Wednesday, March 29, 2006

Bonnie Fuller: She's Just Like US!

March 27, 2006 NY Times

Onetime Editor of Glamour Writes of Some Last Straws

Halfway through her new book, "The Joys of Much Too Much," Bonnie Fuller, the legendarily driven magazine editor, explains why celebrity weeklies are so popular.

"I think these stories humanize celebrities and make our readers feel so much better because they can see that celebrities aren't perfect," Ms. Fuller writes. "Not even they have a professional hair person and full-blown body makeup every day."

Ms. Fuller — the former editor of Cosmopolitan, Glamour and Us Weekly, and now editorial director of American Media, where she oversees magazines including the glossy Star weekly — uses her book, out next month, to give herself her own humanizing treatment.

In the magazine business, the most talked-about parts of the book are likely to be her description of being fired by Glamour, an event from which she says she feared she would never recover. The story has been told before, but not from her point of view.

Ms. Fuller provides no graphic scenes but admits repeatedly to errors of judgment like, while she was editing Glamour, entertaining an offer from Hearst to edit Harper's Bazaar ("blatant disloyalty is never the smart course of action.")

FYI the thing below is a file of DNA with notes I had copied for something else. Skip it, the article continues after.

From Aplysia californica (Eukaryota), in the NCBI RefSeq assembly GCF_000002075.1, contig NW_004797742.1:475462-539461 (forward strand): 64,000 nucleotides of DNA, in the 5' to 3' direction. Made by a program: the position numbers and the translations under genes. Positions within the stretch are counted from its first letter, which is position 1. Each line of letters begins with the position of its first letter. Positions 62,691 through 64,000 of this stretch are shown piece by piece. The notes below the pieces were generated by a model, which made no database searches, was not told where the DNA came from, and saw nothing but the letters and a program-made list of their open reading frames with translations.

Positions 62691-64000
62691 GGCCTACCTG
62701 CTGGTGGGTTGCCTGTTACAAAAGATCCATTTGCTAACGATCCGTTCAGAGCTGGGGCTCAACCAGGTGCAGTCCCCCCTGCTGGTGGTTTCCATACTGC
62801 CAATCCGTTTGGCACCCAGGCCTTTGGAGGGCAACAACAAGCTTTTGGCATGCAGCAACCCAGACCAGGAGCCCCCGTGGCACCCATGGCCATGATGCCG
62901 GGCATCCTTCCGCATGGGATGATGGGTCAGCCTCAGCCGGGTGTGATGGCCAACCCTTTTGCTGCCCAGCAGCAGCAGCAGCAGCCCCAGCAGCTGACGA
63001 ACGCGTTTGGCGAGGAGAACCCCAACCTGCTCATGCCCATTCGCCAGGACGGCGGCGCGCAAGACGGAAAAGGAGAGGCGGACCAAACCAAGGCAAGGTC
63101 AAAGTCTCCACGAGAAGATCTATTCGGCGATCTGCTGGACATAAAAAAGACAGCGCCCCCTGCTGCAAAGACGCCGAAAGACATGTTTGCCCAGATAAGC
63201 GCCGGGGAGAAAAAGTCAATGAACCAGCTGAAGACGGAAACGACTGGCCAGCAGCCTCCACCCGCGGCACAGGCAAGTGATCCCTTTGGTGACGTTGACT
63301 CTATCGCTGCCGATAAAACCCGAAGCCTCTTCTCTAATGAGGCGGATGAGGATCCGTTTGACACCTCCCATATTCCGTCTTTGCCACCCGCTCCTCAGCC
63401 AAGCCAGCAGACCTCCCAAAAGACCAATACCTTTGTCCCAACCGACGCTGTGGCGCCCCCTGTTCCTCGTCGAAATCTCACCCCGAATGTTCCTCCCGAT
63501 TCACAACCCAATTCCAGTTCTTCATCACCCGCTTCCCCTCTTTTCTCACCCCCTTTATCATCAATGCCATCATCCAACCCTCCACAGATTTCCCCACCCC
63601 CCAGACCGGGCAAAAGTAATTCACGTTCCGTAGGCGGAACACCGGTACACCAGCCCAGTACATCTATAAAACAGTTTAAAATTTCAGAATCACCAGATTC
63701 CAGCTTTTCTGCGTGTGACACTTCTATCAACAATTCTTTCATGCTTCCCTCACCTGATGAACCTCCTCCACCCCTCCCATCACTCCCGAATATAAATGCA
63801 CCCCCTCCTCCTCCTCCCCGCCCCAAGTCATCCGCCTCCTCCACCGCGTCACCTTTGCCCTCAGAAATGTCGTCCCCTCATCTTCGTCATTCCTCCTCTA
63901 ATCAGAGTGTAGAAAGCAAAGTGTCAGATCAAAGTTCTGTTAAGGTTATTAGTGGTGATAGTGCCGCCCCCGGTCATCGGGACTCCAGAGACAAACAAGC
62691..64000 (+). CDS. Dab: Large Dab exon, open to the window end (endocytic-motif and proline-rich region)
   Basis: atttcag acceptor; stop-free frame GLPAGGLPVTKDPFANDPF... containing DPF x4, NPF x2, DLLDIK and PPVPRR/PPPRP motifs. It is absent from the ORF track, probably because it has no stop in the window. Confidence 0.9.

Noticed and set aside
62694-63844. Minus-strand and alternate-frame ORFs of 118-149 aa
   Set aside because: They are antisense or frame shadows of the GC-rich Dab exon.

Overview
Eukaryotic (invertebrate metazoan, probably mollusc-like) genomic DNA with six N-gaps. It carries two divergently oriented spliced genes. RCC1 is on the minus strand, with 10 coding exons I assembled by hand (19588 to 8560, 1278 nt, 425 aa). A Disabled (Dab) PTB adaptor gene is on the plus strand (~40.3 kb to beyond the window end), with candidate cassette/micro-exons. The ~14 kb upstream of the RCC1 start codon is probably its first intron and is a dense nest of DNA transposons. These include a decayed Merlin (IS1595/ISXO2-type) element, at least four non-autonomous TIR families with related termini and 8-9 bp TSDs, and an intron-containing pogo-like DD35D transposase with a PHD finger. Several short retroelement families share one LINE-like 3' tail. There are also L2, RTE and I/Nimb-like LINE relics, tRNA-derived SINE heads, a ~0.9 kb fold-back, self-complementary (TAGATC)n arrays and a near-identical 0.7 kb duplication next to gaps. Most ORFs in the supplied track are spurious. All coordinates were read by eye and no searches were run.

She also angered Catherine Zeta-Jones by running a picture of her on the cover of Glamour, which implied fresh coverage. But the picture was from a year-old photo shoot and the actress's publicist had refused a new interview.

Moreover, Anna Wintour, the editor of Vogue, was planning a cover with Ms. Zeta-Jones two months later and appeared angry that Ms. Fuller had stolen her thunder.

Ms. Fuller writes that Ms. Zeta-Jones was unhappy because she had not been able to control her coverage.

In her new job, Ms. Fuller does not face these debates.

"Three years later, the concept of only running a cover of a celebrity who fully cooperates is truly quaint," she said. "Neither Star nor Us Weekly nor any of the other celebrity newsweeklies makes it a practice." In other bits of autobiography tucked into what is basically a how-to manual for barreling through life, Ms. Fuller says she grew up "a geeky, Canadian Jewish girl from a dysfunctional family."

Along the way, she was treated badly by the cool set and suffered from minimal fashion sense, even as she relentlessly pursued a career in fashion journalism — propelled, she said, by her insecurities.

At Cosmopolitan and Glamour, she did not take maternity leaves, setting a whole new standard for pregnant editors. "I'm not embarrassed to say I was reading proofs in the delivery room," she writes.

If her experience at Glamour has not permanently shut Ms. Fuller out of ever working at Condé Nast again, perhaps a dig in the book at Ms. Wintour will.

Ms. Wintour, she writes, "supposedly once said that a woman should carry only a small clutch bag because a shoulder strap ruins the line of the clothes."

Ms. Fuller ignored the small-bag dictum. "I'd call my on-the-way-to-work look more Ellis Island than Fifth Avenue," she wrote. "I have more important ways to spend my time in the morning than agonizing over my choice of tote."


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